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  • Requirement in Budget Submission With Respect to the Cost Per Taxpayer of the Deficit

    by Representative Gus M. Bilirakis

    Posted on 2013-03-05

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    BILIRAKIS. Thank you, Mr. Messer, and I appreciate you introducing this very good bill.

    Mr. Speaker, Washington continues to spend money we don't have. As we all know, the Federal Government borrows nearly 46 cents on the dollar, much of it from China, and we are sending the tab to our children and our grandchildren. What a shame. Across America, working families have had to tighten their belts, and it is past time for Washington to do the same.

    That's the bottom line.

    Ignoring runaway deficits and out-of-control spending is not an option. With a national debt of more than $16 trillion, Mr. Speaker, every American now has a $52,000 share. We must control spending so Washington will not saddle future generations with burdensome debts that crowd out the private sector and lead to increased taxes and higher interest rates. The lack of fiscal discipline and the rising costs of the Federal debt have created a dangerous combination, necessitating action to prevent Washington from dipping into the bottomless cookie jar.

    This legislation before us would simply require the President's budget submission to provide an estimate of the cost per taxpayer of the deficit the budget would run. This commonsense legislation forces us to face this fiscal danger with eyes wide open. I support this good bill, this effort by my colleague, and I urge my colleagues to do the same.

    Mr. VAN HOLLEN. Mr. Speaker, may I ask how much time remains on both sides.

    The SPEAKER pro tempore. The gentleman from Maryland has 9 minutes, and the gentleman from Indiana has 8 minutes.

    Mr. VAN HOLLEN. I yield myself such time as I may consume.

    Again, I have to remind people as they listen to this debate that this bill does nothing--zero--to reduce the deficit--nothing. All it does is ask for a calculation, which we've said we welcome and which one of our Members actually did on the floor of the House here as she gave her presentation, and it's that which we can all do. But by all means, let's say to the President, Put that calculation in your budget--even though that calculation is out of date 3 days after the budget is submitted if we don't get control of the deficit and do it in a smart way.

    I agree with the gentleman when he says the best way to deal with the deficit is to grow the economy. That's what we should be focused on, which is why we're asking today--for the fourth time--for a vote on our proposal to replace the sequester so that we don't lose 750,000 jobs; 750,000 jobs is the number of jobs that were created between October of last year and January of this year. According to the Chairman of the Federal Reserve, if we continue to allow that sequester to remain in place, we will see one-third less economic growth.

    Now, if you don't believe the nonpartisan, independent head of the Congressional Budget Office, who does professional work, and if you don't believe the Chairman of the Federal Reserve, who is not a partisan, maybe our Republican colleagues will believe the House Republican leader, Mr. Cantor. Here is what he said on the floor of this House, not that long ago, with respect to the sequester: ``Under the sequester, unemployment would soar from its current level . . . '' He goes on to say that it would set back ``any progress the economy has made.'' He then referred to a study that said, `` . . . the jobs of more than 200,000 Virginians, in my home State, are on the line.'' That's Mr. Cantor.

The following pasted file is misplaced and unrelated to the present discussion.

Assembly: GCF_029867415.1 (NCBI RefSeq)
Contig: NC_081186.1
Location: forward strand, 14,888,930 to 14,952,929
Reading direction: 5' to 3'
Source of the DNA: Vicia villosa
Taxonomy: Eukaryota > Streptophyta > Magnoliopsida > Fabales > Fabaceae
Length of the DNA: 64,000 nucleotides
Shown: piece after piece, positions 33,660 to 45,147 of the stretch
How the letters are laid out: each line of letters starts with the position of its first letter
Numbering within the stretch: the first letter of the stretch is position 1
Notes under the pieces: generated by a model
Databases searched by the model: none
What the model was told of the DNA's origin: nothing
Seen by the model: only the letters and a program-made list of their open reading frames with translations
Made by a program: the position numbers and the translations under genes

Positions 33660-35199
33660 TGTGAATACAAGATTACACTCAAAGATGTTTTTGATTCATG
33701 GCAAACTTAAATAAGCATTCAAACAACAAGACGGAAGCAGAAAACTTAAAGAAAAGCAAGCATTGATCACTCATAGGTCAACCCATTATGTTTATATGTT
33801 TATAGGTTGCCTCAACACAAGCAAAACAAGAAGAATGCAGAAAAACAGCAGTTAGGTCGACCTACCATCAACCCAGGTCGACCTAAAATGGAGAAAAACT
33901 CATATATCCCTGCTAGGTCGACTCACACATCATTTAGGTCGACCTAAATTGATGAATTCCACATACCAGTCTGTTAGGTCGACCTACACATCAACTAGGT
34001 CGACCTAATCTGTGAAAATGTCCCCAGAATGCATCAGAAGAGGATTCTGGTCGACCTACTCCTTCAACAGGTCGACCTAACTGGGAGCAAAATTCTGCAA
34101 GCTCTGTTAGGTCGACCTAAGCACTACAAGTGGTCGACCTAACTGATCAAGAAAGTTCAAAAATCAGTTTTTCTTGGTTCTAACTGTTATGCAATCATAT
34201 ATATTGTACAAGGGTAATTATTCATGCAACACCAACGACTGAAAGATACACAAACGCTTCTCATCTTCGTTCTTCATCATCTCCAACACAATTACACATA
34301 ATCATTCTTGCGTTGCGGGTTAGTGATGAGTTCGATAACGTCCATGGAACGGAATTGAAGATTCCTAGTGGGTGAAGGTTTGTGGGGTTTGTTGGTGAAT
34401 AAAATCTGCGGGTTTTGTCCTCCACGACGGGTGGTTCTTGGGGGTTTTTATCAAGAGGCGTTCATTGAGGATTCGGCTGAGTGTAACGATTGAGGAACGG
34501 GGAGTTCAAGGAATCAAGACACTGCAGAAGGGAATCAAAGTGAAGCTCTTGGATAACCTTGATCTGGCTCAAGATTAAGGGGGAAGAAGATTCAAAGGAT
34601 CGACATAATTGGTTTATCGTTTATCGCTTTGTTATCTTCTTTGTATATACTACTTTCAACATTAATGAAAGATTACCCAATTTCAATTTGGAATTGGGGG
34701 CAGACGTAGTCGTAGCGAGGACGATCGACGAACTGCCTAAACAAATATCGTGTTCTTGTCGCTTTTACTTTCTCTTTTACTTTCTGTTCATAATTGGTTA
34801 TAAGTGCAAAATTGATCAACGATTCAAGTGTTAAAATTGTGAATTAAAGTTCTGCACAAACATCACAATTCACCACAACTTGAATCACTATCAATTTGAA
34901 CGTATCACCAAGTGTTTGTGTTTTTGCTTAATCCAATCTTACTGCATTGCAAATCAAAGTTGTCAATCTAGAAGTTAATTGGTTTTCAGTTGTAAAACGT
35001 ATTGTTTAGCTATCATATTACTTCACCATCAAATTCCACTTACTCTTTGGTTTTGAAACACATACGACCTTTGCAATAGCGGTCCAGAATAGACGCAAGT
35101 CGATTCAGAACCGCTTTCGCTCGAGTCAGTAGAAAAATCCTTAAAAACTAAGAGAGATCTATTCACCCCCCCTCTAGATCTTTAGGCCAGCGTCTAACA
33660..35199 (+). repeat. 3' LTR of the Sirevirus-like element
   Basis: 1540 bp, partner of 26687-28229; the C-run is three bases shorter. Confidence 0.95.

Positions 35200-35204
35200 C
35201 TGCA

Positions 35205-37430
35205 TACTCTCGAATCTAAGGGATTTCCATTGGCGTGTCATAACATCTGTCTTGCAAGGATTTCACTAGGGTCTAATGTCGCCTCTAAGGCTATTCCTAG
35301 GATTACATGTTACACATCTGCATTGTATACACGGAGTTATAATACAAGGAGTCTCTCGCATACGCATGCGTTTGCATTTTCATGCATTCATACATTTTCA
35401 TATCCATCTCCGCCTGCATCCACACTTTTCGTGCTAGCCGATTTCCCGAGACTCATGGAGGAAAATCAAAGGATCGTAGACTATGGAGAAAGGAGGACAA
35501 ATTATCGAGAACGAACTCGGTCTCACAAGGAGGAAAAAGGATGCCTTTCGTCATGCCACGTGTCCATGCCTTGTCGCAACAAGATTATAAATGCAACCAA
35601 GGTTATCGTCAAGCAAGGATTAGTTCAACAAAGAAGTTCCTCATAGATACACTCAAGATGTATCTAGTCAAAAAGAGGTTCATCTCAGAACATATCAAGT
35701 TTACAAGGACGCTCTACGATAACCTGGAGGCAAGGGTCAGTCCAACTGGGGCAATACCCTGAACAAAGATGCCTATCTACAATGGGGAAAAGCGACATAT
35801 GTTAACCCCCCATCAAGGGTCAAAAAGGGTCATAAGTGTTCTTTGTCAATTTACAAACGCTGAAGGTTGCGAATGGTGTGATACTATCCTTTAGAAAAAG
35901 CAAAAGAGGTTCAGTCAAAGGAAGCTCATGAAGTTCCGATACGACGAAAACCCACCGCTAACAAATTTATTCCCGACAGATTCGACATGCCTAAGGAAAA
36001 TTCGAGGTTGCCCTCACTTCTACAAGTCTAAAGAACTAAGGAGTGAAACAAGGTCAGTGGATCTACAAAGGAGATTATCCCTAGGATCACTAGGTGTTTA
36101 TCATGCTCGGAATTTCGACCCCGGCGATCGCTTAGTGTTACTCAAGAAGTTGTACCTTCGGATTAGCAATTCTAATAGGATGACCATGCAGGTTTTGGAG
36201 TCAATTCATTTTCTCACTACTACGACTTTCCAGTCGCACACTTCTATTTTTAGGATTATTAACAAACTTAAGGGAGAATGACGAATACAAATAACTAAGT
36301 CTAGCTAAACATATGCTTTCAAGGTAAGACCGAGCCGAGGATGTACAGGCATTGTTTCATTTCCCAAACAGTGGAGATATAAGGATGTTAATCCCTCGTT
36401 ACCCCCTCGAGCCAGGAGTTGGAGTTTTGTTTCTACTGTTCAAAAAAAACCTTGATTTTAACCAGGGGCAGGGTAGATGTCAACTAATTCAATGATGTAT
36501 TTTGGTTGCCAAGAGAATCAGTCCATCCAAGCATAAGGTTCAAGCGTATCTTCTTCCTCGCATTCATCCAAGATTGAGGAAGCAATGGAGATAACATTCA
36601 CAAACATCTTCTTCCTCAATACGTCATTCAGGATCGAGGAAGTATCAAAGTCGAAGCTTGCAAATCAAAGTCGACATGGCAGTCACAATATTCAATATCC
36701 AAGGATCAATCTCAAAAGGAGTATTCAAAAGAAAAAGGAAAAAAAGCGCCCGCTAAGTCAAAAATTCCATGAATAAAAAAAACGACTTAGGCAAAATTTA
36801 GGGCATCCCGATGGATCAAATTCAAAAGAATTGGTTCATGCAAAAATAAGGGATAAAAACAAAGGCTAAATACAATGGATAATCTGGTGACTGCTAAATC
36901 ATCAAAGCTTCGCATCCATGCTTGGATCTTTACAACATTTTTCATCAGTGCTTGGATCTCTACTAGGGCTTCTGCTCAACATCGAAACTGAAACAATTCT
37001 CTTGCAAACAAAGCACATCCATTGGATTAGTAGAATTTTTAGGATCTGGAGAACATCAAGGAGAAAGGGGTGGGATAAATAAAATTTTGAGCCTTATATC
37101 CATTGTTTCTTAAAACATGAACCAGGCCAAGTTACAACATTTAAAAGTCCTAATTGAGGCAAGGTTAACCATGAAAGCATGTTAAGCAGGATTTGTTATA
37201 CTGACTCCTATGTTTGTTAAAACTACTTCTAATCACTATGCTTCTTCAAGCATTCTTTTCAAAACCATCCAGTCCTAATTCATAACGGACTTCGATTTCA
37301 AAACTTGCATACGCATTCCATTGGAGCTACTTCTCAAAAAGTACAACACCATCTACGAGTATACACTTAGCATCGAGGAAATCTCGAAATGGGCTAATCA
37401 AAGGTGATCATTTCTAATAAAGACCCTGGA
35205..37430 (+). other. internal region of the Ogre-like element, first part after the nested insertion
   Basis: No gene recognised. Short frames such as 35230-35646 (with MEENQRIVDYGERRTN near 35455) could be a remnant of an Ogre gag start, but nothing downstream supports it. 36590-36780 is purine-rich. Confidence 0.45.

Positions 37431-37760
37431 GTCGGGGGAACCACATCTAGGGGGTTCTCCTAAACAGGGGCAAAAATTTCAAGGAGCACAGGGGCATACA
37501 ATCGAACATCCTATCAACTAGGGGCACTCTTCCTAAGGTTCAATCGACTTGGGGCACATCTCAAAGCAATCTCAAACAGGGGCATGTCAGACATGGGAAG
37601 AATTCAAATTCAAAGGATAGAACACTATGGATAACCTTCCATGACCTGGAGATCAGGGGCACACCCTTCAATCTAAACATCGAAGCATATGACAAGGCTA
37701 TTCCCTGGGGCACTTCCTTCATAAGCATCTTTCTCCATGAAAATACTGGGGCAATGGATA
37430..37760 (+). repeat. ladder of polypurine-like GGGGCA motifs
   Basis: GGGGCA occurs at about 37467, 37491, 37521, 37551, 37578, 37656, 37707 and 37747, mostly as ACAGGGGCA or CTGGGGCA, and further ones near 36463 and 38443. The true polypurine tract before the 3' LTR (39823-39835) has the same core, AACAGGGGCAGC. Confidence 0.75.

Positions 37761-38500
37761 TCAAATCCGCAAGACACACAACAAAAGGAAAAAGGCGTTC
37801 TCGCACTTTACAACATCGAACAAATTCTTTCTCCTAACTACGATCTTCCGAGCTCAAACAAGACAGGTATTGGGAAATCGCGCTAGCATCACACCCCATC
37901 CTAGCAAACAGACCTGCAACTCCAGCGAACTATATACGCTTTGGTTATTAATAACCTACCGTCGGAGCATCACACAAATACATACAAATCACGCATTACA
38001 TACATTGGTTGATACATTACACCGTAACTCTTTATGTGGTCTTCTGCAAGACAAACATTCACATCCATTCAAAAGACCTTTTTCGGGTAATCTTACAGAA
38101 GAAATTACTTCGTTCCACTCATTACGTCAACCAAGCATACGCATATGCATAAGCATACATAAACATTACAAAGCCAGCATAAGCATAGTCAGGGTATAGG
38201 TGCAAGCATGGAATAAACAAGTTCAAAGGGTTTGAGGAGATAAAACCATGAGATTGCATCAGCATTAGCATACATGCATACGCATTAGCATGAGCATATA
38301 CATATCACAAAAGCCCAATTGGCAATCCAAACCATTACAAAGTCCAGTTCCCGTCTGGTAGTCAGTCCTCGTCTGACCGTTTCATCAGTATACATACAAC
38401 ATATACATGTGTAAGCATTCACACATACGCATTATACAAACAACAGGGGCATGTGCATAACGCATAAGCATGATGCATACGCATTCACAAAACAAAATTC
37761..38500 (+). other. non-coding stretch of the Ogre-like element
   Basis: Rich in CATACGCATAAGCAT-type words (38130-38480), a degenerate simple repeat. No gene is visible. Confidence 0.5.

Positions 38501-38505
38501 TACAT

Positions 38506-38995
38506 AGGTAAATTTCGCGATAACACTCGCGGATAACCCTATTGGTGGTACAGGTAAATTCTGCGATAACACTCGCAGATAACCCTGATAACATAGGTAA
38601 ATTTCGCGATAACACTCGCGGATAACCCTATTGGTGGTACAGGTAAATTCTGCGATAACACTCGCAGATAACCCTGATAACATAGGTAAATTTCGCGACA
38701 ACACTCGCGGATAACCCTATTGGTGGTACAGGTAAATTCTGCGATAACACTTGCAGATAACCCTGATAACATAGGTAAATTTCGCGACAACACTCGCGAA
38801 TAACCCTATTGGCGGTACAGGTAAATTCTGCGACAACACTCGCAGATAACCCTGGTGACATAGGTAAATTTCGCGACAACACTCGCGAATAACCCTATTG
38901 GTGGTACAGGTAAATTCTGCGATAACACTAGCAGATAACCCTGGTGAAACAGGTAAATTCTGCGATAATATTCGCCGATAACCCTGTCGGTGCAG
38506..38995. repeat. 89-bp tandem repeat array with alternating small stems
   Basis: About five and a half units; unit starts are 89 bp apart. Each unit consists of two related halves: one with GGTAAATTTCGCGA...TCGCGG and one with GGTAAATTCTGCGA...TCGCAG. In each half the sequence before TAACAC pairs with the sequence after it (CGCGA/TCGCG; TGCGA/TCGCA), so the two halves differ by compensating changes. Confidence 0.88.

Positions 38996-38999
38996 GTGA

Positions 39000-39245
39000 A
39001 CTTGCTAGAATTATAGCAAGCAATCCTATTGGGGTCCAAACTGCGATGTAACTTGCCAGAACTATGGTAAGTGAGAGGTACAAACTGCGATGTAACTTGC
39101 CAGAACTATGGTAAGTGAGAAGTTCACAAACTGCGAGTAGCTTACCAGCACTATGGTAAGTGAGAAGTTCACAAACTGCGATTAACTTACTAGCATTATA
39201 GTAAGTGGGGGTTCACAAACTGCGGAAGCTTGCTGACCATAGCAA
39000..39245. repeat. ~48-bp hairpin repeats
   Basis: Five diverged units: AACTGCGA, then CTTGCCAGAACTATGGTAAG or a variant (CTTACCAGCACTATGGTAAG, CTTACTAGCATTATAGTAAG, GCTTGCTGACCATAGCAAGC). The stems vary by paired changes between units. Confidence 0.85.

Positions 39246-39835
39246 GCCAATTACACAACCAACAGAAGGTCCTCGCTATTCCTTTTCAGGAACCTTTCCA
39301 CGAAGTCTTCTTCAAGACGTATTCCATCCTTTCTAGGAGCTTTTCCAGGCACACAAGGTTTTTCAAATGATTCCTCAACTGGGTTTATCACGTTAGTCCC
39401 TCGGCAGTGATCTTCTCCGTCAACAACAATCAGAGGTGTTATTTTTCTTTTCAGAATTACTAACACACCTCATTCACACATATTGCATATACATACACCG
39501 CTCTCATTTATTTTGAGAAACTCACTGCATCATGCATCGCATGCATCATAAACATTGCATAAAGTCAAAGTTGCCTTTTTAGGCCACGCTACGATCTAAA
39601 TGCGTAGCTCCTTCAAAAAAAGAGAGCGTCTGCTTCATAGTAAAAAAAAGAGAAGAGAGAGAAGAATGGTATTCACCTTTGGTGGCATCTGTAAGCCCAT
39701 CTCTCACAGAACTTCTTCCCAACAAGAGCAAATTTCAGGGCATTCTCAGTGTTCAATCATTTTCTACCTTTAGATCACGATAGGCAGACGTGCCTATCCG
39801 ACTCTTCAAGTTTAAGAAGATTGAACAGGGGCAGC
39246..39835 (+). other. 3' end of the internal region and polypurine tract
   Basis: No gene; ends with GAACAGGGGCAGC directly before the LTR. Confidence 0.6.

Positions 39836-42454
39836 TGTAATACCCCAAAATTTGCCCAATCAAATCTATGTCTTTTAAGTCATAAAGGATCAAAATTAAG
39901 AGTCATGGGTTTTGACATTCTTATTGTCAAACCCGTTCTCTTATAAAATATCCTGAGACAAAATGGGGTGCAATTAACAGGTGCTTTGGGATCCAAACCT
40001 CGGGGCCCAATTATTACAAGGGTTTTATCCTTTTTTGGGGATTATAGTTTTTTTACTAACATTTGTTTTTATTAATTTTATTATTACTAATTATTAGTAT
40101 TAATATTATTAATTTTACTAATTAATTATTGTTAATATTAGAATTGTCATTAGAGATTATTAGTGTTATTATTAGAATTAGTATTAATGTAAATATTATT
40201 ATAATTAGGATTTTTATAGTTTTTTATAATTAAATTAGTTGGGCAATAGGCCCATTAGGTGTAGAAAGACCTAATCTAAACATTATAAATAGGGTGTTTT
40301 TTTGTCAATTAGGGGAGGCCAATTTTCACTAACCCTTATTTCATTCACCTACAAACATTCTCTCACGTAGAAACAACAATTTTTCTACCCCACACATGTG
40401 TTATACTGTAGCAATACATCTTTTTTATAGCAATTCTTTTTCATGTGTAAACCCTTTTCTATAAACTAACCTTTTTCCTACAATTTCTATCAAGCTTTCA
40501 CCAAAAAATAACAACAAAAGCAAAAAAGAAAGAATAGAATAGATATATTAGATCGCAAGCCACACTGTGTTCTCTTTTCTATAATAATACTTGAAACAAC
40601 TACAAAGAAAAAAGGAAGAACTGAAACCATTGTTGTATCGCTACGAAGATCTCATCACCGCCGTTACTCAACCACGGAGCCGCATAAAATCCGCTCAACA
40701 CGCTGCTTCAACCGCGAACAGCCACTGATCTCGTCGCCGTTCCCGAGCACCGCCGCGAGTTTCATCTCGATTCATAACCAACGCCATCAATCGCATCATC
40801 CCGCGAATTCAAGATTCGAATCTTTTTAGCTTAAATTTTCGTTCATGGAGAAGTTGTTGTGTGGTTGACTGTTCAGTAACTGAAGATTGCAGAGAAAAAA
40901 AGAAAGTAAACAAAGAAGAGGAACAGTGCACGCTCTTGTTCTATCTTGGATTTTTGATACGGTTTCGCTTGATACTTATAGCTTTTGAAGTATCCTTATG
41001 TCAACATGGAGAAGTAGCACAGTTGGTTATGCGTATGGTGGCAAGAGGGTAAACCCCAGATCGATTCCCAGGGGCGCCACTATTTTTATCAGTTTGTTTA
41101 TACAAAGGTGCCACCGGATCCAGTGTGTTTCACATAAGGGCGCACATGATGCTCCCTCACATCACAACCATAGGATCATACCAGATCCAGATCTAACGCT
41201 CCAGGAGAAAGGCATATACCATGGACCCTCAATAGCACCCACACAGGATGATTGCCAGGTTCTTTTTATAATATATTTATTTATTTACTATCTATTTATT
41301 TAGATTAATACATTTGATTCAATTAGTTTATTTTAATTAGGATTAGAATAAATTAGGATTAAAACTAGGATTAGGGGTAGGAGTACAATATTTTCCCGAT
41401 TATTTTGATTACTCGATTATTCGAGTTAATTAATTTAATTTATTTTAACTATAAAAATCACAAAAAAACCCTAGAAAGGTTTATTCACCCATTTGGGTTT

Here is what the Republican chairman of the Armed Services Committee said about a month ago. This is what Mr. McKeon said when we got the numbers from the last quarter showing the economy was slowing, in part, in anticipation of these cuts.

    {time} 1310 Mr. McKeon said: This is just the first indicator of the extraordinary economic damage defense cuts will do.

    And that's just the defense cuts. You've also got these across-the- board cuts in important investments in biomedical research to try and find treatments and cures to diseases that hit families throughout this country. You're going to be putting people out of work who do that important research for our country. And at the end of the day, in addition to the furloughs and the disruption that will cause in the economy, throughout the entire economy, 750,000 fewer jobs will result at the end of the calendar year.

    So why in the world are we debating a bill that we've already passed--I believe unanimously--1 month ago that does nothing about jobs, nothing about the deficit, rather than take up the proposal that we put forward to replace the sequester in a smart and balanced way, through targeted cuts, but also the elimination of these tax breaks. And the answer is, unfortunately, that our Republican colleagues, many of whom have signed that Grover Norquist pledge, have said that they're not willing to close one tax loophole for the purpose of reducing the deficit. Not one penny.

    We hear all of the talk about reducing the deficit, but no, you can't take away one tax break for a corporate jet to reduce the deficit. You can't say to a hedge fund manager: you're no longer going to get a special tax preference if it means we're going to take that away so we can reduce the deficit. So if we're really concerned about the deficit, as we should be, let's get at it in a balanced way, and not in the sequester way, which will result in 750,000 fewer American jobs. That's what we should be focused on today, Mr. Speaker.

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